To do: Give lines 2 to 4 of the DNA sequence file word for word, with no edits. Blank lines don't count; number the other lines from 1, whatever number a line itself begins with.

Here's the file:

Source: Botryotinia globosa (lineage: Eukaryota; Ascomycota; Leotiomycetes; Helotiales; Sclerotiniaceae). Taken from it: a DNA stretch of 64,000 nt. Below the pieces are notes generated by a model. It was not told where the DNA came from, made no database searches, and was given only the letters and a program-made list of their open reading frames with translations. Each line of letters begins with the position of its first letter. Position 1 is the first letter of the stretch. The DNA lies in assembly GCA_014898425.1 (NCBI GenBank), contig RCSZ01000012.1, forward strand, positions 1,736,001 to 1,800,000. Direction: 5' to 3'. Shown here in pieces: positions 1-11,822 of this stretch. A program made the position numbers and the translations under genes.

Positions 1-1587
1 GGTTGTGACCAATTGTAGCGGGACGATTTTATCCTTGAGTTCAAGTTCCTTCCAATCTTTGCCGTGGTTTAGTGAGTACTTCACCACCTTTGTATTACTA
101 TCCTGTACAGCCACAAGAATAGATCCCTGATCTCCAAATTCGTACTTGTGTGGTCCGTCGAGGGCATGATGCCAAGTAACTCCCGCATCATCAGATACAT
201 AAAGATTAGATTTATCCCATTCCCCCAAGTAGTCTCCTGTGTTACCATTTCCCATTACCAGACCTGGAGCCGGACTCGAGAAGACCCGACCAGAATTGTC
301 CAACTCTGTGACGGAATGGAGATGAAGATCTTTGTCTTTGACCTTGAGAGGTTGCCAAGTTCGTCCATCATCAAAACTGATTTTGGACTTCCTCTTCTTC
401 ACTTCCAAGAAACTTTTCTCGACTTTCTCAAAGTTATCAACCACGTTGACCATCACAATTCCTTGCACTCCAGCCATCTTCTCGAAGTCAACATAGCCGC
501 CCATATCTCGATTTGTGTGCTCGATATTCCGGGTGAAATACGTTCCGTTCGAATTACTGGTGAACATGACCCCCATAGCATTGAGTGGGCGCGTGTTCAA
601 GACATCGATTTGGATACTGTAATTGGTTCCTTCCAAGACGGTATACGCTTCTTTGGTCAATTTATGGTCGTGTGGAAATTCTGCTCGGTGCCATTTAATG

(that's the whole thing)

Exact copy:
Positions 1-1587
1 GGTTGTGACCAATTGTAGCGGGACGATTTTATCCTTGAGTTCAAGTTCCTTCCAATCTTTGCCGTGGTTTAGTGAGTACTTCACCACCTTTGTATTACTA
101 TCCTGTACAGCCACAAGAATAGATCCCTGATCTCCAAATTCGTACTTGTGTGGTCCGTCGAGGGCATGATGCCAAGTAACTCCCGCATCATCAGATACAT